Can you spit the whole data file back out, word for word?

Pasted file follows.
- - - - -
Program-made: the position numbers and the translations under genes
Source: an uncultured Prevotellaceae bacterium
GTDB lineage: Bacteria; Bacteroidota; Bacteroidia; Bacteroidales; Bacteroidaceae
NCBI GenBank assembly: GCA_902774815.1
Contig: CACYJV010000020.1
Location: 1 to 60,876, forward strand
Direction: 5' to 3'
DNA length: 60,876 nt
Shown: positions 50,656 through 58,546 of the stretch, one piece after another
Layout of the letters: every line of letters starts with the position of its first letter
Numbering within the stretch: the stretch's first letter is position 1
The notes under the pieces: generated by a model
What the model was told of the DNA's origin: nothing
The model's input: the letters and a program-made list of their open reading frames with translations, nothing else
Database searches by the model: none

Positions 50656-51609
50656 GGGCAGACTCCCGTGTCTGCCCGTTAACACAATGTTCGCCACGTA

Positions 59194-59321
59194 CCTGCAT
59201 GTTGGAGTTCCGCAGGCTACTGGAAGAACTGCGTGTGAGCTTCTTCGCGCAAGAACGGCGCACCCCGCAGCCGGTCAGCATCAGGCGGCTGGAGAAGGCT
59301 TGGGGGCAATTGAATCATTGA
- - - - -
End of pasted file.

Program-made: the position numbers and the translations under genes
Source: an uncultured Prevotellaceae bacterium
GTDB lineage: Bacteria; Bacteroidota; Bacteroidia; Bacteroidales; Bacteroidaceae
NCBI GenBank assembly: GCA_902774815.1
Contig: CACYJV010000020.1
Location: 1 to 60,876, forward strand
Direction: 5' to 3'
DNA length: 60,876 nt
Shown: positions 50,656 through 58,546 of the stretch, one piece after another
Layout of the letters: every line of letters starts with the position of its first letter
Numbering within the stretch: the stretch's first letter is position 1
The notes under the pieces: generated by a model
What the model was told of the DNA's origin: nothing
The model's input: the letters and a program-made list of their open reading frames with translations, nothing else
Database searches by the model: none

Positions 50656-51609
50656 GGGCAGACTCCCGTGTCTGCCCGTTAACACAATGTTCGCCACGTA

Positions 59194-59321
59194 CCTGCAT
59201 GTTGGAGTTCCGCAGGCTACTGGAAGAACTGCGTGTGAGCTTCTTCGCGCAAGAACGGCGCACCCCGCAGCCGGTCAGCATCAGGCGGCTGGAGAAGGCT
59301 TGGGGGCAATTGAATCATTGA